Rocha 801, La Boca
A reservation is essential for what always turns out to be a truly special evening. This is Francis Mallman’s restaurant in the heart of one of Buenos Aires’ oldest (and on occasion dicey) neighborhoods, La Boca. Press the buzzer and be welcomed into what feels like dining at the chef’s home. The dinnerware is a little mismatched, the walls are covered in assorted paintings and prints, plush red velvet drapes dress each window, and low hanging lamps create that ambient moody light that makes you want to linger for an extra glass of wine. Steaks are the order of the day here (be sure to specify that rare means rare, as oftentimes Argentinians err on the side of well-done). Yes, it's an extravagance, but the atmospheric intimacy of the surroundings, and of course, the food itself, more than justify a trip to La Boca. Image courtesy of @annstreetstudio
Brandsen 699, La Boca
Across the street from the Buenos Aires sports temple that is Boca stadium, Don Carlos is a classic mom-and-pop operation, helmed by Don Carlos himself. With no real menu available, prepare to be served whatever Carlos feels like sending out—if you like the look of something another diner is eating, ask for it—you’ll notice plenty of rustically prepared, traditional meat and pasta dishes coming out of the small kitchen in rapid succession. This space is no-frills, yet oozes charm—simple dishes, done well. While the area can be a little dicey at night, the homey space, flavorful comfort food, and superb people watching make this place well worth the trip. Cash only.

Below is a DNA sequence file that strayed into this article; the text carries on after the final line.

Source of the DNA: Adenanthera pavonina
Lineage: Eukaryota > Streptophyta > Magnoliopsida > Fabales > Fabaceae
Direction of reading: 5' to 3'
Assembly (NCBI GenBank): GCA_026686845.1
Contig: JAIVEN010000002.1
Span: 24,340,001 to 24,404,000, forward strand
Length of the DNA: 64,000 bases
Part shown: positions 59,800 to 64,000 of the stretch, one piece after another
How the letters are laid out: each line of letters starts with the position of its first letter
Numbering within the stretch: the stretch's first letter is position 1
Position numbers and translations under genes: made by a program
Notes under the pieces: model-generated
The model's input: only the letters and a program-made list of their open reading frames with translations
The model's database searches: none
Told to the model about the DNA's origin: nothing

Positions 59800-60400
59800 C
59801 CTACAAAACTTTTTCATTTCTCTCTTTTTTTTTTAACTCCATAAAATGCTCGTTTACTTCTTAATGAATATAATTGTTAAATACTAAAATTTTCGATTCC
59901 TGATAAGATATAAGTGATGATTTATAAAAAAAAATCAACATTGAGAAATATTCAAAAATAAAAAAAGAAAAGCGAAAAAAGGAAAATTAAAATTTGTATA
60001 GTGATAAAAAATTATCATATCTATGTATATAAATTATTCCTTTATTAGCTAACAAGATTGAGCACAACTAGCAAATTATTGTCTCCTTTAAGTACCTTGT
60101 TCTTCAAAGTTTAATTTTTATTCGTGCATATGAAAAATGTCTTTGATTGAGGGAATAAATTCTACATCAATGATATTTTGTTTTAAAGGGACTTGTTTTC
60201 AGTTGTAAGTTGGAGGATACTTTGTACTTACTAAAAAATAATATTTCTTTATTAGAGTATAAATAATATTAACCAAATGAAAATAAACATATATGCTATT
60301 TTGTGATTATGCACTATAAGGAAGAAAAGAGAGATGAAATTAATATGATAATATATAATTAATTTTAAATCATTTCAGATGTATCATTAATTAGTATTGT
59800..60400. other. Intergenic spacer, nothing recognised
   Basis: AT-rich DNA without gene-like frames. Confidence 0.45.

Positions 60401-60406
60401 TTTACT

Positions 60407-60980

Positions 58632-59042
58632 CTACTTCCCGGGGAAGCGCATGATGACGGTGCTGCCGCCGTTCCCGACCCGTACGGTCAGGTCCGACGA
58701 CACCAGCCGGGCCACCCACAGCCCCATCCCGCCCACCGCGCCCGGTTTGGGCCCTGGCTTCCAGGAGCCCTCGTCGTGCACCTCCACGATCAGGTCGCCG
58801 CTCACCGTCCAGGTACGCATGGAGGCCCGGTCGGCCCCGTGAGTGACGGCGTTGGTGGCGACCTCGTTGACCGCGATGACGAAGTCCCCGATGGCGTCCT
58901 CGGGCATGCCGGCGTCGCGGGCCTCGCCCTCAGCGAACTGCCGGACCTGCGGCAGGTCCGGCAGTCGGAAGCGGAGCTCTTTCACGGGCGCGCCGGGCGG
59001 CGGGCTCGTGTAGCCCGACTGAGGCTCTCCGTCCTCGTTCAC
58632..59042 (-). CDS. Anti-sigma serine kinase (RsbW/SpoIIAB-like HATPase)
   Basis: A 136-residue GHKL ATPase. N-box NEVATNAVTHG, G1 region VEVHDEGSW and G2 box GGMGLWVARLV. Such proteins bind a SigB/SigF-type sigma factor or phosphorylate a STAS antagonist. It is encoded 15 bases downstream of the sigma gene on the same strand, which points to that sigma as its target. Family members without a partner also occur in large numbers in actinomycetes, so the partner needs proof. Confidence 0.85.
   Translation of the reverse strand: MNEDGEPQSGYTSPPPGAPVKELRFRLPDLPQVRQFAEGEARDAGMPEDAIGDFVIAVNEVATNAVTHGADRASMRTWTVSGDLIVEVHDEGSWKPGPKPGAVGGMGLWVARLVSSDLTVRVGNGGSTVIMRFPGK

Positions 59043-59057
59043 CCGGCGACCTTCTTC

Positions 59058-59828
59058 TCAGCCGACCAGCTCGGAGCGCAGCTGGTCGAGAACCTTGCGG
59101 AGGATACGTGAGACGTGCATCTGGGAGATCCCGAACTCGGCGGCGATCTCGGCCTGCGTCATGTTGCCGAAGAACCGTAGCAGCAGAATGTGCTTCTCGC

Magallanes 802, La Boca
The La Boca neighborhood of Buenos Aires has a reputation for being a little sketchy, however considering it's home to the Boca Juniors stadium, and many of the city’s best restaurants (Don Carlos, Patagonia Sur), the charming street is well worth the trip (and is walkable from quaint San Telmo). The caminito is just as described, a little walk through what was once an immigrant Italian neighborhood still called La Boca (or the mouth) thanks to it’s harborside location. The area’s charm lies in the mish-mash of brightly painted houses situated along the cobbled streets that are lined with artists and craftspeople. Many of the walls are covered in murals that delve into the social and political themes present in Porteño life. Go for a wander, take in the sights and—if you’re organized enough—book at table at one of La Boca’s restaurants for dinner.